The call of adventure

If you haven’t noticed, story is big right now. Tell your story. Tell your company’s story. Live a better story.

Photo by Jim Killam

Photo by Jim Killam

As a writer, I like this trend. I’m predisposed to see life as a series of story ideas. The best of those stories involve adventure: some sort of unusual, exciting exploration of the unknown.

In his book, “Facing Leviathan,” Mark Sayers writes about journalist Henry Morton Stanley and his legendary search for missing missionary David Livingstone in late-19th century Africa. Stanley’s tales of adventure caught the world’s attention. After finding Livingstone, he found his own faith and spoke often about his desire to help open Africa for evangelism. “Yet judging by his actions,” Sayers writes, “his quest for adventure and personal glory motivated him much more powerfully than preaching the gospel.”

Stanley’s heroic dispatches from Africa captured Europe’s attention. But the real Africans he interacted with knew him as an increasingly murderous tyrant. Stanley was widely suspected as an influence for the character of the madman Kurtz in Joseph Conrad’s novel “Heart of Darkness.”

All of that provides a healthy caution. Adventure is a fantastic byproduct of following God with everything we have. In the years since I left a safe, secure career for a life in missions, I’ve gone places and experienced things beyond my wildest imagination. On numerous occasions I’ve stopped, looked around and said, “What the heck am I doing here?” I love that about this work.

But adventure can’t be the objective. My focus must be to play whatever small role God has given me in helping to complete the Great Commission. Like my high-school band director used to tell us: “Be sure that you can play your part perfectly.”

If I simply want adventure, I can find it: a vacation, a great hike, a new job, a new place to live … even a great mission-trip experience. And I’ll flit from experience to experience, feeding the monster called More. That’s a good description of addiction or idolatry.

Churches and the mission movement often use the lure of adventure to recruit people for short-term trips or even sign up for lifetime service. That’s an enticing promise, because we’re wired with a deep longing for adventure – living a more exciting story. This approach becomes a problem, though, because it places the focus squarely on ourselves and our experiences.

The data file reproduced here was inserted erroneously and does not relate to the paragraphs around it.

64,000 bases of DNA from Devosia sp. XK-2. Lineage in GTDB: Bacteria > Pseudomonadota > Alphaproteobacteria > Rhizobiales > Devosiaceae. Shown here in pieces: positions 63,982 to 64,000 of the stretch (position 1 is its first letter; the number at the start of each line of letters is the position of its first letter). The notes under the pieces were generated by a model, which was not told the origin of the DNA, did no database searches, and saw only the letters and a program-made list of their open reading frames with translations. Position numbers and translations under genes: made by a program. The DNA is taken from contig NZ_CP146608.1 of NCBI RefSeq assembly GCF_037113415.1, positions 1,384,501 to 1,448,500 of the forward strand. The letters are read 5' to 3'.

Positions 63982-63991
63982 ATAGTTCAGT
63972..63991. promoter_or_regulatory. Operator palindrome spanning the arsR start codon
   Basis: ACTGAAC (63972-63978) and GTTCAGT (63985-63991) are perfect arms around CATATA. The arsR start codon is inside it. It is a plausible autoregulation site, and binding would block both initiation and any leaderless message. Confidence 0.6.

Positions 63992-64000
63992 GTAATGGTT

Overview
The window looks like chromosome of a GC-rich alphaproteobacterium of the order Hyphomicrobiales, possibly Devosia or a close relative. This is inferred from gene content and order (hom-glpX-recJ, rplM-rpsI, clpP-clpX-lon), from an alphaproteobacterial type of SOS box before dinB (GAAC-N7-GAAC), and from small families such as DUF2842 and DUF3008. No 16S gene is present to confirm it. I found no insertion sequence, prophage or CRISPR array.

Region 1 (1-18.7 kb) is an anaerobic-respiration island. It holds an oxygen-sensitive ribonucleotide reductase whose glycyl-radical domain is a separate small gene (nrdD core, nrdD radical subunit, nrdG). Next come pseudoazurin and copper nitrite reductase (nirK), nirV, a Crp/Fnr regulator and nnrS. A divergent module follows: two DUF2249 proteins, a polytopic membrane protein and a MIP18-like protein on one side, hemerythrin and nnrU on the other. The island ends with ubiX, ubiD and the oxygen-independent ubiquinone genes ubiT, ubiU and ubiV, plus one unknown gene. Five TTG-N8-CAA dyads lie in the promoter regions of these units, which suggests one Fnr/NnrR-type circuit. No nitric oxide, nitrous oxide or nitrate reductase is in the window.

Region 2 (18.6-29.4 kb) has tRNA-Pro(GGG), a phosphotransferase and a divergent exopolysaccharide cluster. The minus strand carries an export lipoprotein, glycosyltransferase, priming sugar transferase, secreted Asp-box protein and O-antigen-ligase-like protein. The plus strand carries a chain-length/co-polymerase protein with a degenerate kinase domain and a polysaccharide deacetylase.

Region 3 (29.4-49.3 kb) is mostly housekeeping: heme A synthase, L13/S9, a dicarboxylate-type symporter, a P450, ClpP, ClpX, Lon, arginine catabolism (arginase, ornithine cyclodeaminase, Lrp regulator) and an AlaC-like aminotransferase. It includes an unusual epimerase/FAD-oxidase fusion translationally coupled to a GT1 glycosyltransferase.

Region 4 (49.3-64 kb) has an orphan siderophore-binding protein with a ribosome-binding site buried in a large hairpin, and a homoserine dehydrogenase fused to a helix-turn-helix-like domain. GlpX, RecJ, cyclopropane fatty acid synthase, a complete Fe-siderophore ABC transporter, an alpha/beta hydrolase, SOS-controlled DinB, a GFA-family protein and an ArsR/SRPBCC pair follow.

Is it OK to pursue adventure? To do things just for the fun and the rush? Gee, I hope so. Nothing makes me come alive more than hiking in the mountains. But I can’t allow striving after those experiences to consume me – taking my passion, my money, my time.

Is it OK to enjoy the fact that life as a missionary is about as adventurous as it gets? Absolutely. But it’s the byproduct, not the objective. I can’t mix that up with God’s calling to reach the lost. That calling is not about me.

Sayers again: “We can exploit the people and places God has called us to in order to gain a sense of identity. Historian A.N. Wilson suggests, ‘Stanley saw Africa, as many explorers and missionaries did, as the metaphor for the uncharted territory of their own personal struggle.’ We must examine the ways in which we have attempted to turn our own ministries, workplaces and mission fields into the playgrounds of our own personal struggles.”

For me, the funny thing has been: When I stopped striving after adventure, and instead simply started saying yes to opportunities God dropped in front of me, I got adventure beyond belief. Jesus told his disciples: “If you try to hang on to your life, you will lose it. But if you give up your life for my sake, you will save it.” (Matthew 16:25)

God has ultimate adventure waiting for us – better than anything we can imagine. We find it when we stop seeking it, and instead seek him.

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